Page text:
When it comes to keeping files and folders sorted and organized in your Mac, there are several default and third-party apps that can do the often tedious job for you. Apple’s Mac Automator has a great collection of macros for performing all kinds of sorting actions, but if you would rather not be bothered with the learning curve to figure it out (it’s really not that difficult), you might want to try out Folder Tidy ($2.99/40% off for limited time.)
If you’re not a neat freak like myself, you might – for example – have lots of files and folders that you just throw on Desktop and never get around to cleaning it up. Folder Tidy will sort all those files on your Desktop and sort them for you in designated subfolders. But there are a few rule options you might want to consider first.
How It Works
While writing this article, I have accumulated lots of screenshot files on my desktop (see image below.) There’s also a webloc (webpage file) file amongst them as well.
My copy of Folder Tidy is setup to sort those Desktop files into designated subfolders, and after I click the Tidy button, you can see (below) how the files got sorted into subfolders. Folder Tidy even brands its work with an image background in that folder which you can see when the folder is open in Icon view.
Now because I use a similar more advanced folder automation program called Hazel, my desktop gets automatically cleaned up throughout the day. If for example I left the screenshot files on my desktop for more than three hours, Hazel will move them to a designated Junk folder. If I drop a PDF file on my desktop, Hazel will move it to a designated PDF folder in Dropbox account. Hazel does, however, require learning a few complex rules to set it up.
But if your Desktop or Downloads folder looks like the screenshot below, Folder Tidy will come handy, and it does not require you to create complex macros to get set up. Folder Tidy sorts all types of files (e.g., pictures, music, text, and movie files) into designated subfolders.
Setting Up Folder Tidy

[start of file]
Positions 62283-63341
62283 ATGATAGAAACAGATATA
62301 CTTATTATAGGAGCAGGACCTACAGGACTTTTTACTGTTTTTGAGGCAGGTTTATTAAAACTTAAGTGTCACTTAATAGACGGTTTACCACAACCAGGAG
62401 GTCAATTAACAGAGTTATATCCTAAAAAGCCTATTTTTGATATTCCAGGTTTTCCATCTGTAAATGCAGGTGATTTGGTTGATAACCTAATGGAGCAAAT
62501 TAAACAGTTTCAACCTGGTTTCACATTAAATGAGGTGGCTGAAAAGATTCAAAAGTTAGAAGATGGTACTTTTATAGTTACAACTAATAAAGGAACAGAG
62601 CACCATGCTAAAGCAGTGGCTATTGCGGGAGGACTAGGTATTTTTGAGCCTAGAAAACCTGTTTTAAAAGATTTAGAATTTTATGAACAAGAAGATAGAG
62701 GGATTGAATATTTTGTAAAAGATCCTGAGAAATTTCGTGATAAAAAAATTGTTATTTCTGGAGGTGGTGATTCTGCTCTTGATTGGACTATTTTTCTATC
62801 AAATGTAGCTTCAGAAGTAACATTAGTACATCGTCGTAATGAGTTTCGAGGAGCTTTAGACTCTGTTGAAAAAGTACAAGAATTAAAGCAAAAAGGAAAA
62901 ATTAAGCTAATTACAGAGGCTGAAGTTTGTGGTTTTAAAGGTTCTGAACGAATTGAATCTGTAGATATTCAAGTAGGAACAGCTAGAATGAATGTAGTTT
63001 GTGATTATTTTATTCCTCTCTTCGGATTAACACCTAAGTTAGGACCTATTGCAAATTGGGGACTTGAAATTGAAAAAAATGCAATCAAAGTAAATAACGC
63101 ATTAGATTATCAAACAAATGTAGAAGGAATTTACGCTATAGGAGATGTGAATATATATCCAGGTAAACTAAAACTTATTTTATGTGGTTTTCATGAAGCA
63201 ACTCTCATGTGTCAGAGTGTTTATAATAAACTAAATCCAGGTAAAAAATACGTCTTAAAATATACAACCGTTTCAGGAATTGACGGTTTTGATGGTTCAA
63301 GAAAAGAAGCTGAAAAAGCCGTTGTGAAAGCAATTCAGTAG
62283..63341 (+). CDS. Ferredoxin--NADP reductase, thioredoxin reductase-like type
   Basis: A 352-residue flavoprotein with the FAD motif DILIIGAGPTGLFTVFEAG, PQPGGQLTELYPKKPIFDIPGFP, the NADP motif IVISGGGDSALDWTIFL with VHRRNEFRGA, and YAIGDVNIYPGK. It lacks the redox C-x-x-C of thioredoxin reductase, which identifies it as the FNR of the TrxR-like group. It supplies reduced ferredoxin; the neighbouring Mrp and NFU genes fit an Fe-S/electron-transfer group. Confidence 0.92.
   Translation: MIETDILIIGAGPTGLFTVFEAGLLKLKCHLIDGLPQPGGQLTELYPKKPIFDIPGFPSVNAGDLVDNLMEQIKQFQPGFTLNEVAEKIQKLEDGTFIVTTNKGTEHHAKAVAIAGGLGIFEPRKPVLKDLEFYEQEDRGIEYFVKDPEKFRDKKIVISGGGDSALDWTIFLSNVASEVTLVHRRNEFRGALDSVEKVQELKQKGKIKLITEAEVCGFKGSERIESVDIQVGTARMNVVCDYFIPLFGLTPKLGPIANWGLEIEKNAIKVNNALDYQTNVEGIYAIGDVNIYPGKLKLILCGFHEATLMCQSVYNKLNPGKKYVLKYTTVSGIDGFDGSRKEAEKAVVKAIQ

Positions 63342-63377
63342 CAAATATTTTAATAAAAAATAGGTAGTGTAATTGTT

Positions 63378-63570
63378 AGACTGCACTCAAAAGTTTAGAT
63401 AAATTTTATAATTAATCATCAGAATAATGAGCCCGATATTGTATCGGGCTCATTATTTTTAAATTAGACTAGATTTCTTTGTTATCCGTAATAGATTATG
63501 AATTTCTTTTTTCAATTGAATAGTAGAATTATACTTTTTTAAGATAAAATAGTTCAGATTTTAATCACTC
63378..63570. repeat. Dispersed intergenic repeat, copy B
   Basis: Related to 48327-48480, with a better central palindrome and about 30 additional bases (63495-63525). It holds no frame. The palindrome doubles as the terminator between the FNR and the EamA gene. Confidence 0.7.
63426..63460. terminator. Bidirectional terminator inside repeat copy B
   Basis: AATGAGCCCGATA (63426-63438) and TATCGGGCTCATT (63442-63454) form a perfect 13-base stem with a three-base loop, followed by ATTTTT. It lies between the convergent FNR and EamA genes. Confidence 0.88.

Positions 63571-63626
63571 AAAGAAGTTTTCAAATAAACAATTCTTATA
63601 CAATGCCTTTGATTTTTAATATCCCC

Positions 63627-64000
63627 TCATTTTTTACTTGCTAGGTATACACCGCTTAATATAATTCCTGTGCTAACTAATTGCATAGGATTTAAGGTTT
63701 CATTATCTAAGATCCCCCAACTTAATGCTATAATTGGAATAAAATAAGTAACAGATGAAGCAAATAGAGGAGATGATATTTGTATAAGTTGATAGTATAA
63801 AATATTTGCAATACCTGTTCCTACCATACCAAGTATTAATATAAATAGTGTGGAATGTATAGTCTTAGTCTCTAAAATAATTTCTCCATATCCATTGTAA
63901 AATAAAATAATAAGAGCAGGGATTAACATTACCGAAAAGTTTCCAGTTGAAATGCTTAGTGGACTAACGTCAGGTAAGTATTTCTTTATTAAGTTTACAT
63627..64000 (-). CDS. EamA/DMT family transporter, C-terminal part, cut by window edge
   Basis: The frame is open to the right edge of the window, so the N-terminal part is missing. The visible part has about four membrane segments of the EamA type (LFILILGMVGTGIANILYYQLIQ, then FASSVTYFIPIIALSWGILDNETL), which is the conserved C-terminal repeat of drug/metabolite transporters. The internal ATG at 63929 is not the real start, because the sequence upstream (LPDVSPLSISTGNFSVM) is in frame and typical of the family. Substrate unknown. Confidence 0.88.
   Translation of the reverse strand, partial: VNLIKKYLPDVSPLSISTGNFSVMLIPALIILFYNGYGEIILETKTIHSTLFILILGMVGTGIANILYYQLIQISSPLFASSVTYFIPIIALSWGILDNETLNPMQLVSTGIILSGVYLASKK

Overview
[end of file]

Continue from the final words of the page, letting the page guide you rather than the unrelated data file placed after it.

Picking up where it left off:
When you launch Folder Tidy, it presents a setup window. You can choose any folder (options for the Desktop and Downloads are set by default) on your Desktop to sort. And in Step 2 you choose where you want Folder Tidy to move and sort those files into subfolders.
In my test, the Sorted Files folder cannot be in the same folder which is being cleaned up. (That might be a bug.) So if you’re cleaning up your Desktop folder, you will want to create a Sorted Files folder in say your Documents or Downloads folder. Whereas Hazel will act upon any number of folders, Folder Tidy only works with one folder at a time. This is okay if your cleanup needs are not that great.
Folder Tidy Preferences
Now before you click the Tidy button which causes Folder Tidy to do its thing, you should get familiar with its Preferences options. Under Rules you can disable any type of files you don’t want Folder Tidy to move. Notice also you can add any type of files not listed.
Under “Ignore,” you can of course tell Folder Tidy not to move designated files and folders. Just click the + button to add the files to this section. But notice, the rule is only for particular types of files, not file types. So you can’t tell it to ignore let’s say, PNG files. You have to manually add the files you don’t want moved.
Instead of using the + button however, you can simply select, and drag and drop files in the Ignore window, and those files will not be moved in the Tidy process.
Folder Tidy also includes a few other options for hiding application windows before running the clean up process, and it can even tidy up the inside of subfolders.
Best of all, Folder Tidy includes an “Undo Tidy” button that you can enable just in case things don’t go as planned. However, once you quit the application, you can’t use the Undo button.
Folder Tidy is not as advanced as say Hazel or Keyboard Maestro, but if you have limited needs and you don’t want to spend a lot of money, this file sorting application should suffice.
Let us know what you think of Folder Tidy, and if it wets your curiosity about other Mac automation programs and hacks, check out these articles: